agINFRA: the end is the beginning

Case closed.

There are some projects that have a special value and meaning for people, even if they look similar to others, even if they run similarly to others, even if they finish in a nice but quite inglorious manner – compared to the energy and passion that they needed to start. Organic.Edunet was one of them, agINFRA is also one of those special ones. And it has finished on Friday with an excellent review meeting, receiving excellent feedback, and leaving a sweet but also bitter taste in mouth. Because, from now, agINFRA will not be one of the flagship, strategic and essential for our survival EU projects. It will be something beautiful, challenging, prestigious but also completely new.

Don’t get me wrong; I feel extremely happy that another major project of ours, where many of us helped in its conception, coordination and implementation, ended with such an excellent review outcome. But there are also so many personal reasons that make agINFRA a very special part of the history of Agro-Know – probably a bit more special than other projects that we have successfully completed so far.

We were young: it’s only December 2013 and Babis runs an agINFRA session.

First of all, agINFRA was a baby of mine. I got the idea back in 2010 when I was finishing my contract at GRNET, preparing to move on with setting up an Agro-Know office and regular team. I had to negotiate with people to get them to buy the idea behind agINFRA. I had to contact people that I didn’t know of, to get them involved in agINFRA. And I had to work hard, extremely hard, with the support of a good core team of other passionate people (especially Guntram from SRFG, Suzie and Oli from 21c, the great team of Johannes at FAO, and of course Miguel from UAH with his immense trust and calmness) to put together a solid proposal and go get the grant [Hint: I also had a little bit of guidance from a friend that knows the e-infrastructures world very well, who helped me shape the approach and get the right data center partners on board]. And I have to admit it openly now: this was one of the most demanding and difficult bids that I have worked on until today. And we got a good evaluation. And we were invited to negotiation hearings. And we spoke about our project concept with our heart and our soul. And we got it.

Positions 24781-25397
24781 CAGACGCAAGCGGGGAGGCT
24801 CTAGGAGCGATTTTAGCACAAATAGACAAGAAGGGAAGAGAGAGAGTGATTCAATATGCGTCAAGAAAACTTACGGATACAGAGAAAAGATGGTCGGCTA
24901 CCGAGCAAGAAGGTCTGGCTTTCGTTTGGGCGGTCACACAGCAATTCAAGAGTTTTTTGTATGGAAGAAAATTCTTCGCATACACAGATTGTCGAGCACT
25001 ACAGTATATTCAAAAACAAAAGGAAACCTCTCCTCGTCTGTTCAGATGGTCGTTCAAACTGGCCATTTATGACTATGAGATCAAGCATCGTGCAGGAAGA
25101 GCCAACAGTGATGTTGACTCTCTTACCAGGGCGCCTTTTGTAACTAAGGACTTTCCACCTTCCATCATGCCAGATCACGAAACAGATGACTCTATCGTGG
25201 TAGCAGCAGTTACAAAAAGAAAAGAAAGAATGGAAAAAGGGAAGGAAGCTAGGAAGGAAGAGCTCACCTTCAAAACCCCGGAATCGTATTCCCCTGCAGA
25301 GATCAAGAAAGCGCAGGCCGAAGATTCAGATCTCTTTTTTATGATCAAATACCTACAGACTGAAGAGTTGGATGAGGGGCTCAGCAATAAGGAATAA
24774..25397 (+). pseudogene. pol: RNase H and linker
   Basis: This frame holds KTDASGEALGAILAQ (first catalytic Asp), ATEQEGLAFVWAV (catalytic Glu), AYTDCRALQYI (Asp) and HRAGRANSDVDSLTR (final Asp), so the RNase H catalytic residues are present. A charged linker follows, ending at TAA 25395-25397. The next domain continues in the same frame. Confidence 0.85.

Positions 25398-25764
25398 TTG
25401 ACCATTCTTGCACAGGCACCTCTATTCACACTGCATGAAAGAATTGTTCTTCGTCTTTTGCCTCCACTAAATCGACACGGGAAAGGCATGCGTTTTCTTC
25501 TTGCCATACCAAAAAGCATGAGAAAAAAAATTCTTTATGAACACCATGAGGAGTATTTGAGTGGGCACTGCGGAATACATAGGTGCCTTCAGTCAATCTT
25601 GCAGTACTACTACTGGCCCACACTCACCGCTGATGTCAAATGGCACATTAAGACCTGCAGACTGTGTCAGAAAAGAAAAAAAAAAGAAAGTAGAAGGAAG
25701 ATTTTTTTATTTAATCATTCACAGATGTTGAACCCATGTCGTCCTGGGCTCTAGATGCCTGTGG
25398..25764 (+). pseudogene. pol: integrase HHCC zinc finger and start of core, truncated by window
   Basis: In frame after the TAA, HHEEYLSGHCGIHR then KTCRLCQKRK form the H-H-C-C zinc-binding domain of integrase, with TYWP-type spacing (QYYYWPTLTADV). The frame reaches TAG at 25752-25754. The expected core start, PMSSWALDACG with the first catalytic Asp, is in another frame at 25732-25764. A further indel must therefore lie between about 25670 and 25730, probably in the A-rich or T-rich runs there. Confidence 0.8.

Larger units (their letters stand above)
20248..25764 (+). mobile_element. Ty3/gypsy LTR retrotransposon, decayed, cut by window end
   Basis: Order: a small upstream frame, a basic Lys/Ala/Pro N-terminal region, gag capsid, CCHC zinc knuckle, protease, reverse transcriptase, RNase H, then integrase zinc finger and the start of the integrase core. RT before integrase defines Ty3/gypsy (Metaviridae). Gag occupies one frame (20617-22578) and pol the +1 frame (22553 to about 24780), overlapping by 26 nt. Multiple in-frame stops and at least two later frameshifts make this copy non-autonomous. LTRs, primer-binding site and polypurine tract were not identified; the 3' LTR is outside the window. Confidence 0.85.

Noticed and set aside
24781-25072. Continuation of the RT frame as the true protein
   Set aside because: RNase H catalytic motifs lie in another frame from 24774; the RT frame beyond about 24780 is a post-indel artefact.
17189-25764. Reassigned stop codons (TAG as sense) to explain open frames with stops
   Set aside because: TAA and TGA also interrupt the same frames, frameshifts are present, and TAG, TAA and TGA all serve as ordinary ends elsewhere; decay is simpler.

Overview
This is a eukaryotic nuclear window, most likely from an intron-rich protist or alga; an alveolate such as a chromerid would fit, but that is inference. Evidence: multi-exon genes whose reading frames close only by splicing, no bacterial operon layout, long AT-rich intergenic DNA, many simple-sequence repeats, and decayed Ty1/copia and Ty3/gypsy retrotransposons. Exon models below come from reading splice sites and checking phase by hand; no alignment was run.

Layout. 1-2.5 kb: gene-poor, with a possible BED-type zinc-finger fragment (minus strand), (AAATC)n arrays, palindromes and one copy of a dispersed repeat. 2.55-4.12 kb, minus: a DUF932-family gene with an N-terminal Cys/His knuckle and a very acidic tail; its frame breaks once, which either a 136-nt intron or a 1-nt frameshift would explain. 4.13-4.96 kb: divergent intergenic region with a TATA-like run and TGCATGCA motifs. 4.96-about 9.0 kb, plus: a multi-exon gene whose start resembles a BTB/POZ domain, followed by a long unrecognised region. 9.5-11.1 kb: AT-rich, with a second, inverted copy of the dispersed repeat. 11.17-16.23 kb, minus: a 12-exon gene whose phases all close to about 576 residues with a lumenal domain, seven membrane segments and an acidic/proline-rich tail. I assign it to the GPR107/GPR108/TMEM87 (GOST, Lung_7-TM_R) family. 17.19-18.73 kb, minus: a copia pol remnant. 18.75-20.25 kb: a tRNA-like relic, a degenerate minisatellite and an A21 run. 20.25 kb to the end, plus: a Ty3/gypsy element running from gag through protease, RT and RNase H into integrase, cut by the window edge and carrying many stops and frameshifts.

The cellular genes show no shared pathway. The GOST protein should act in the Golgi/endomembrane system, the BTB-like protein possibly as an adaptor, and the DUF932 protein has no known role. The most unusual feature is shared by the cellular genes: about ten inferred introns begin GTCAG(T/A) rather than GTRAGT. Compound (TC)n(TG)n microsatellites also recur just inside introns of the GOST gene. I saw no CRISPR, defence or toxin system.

So many e-mails, so little time. Yes, one of the tough bids, I have to admit.

So many e-mails, so little time. Yes, one of the tough bids, I have to admit.

Moreover, agINFRA was one of the first big projects that Agro-Know had in its portfolio. Yes, we had several smaller projects already running (like the sweet LaProf and the  bitter CerOrganic ones), sure we were running some important big projects (like Natural Europe and VOA3R) as part of the GRNET team, but it was agINFRA and Organic.Lingua that gave us the boost (and the funding) for something big on which we could have our name on. Agro-Know was one of the core partners, with substantial funding, and with a big responsibility.

Ready for new challenges? The agINFRA-powered AGRIS workflows (and climbing the Great Wall) are ahead

Ready for new challenges? The agINFRA-powered AGRIS workflows (and climbing the Great Wall) are ahead

agINFRA was also the environment in which some very strong professional and personal relationships have flourished. The new AGRIS and the new CIARD RING came out as a result of our close collaboration with the team at FAO. The  collaboration with CAAS that led to our joint strategic involvement in the new AGRIS partnership, evolved from this project. Our core product offerings around AKstem (and the ones to follow around information capacity building information) were conceived, prototyped, vetted, re-conceived and implemented within agINFRA. And lots of the people in Agro-Know found a safe space in agINFRA to get exposed to high profile international collaborations, to demanding and pressing work schedules, to fun and difficult moments that helped them grow.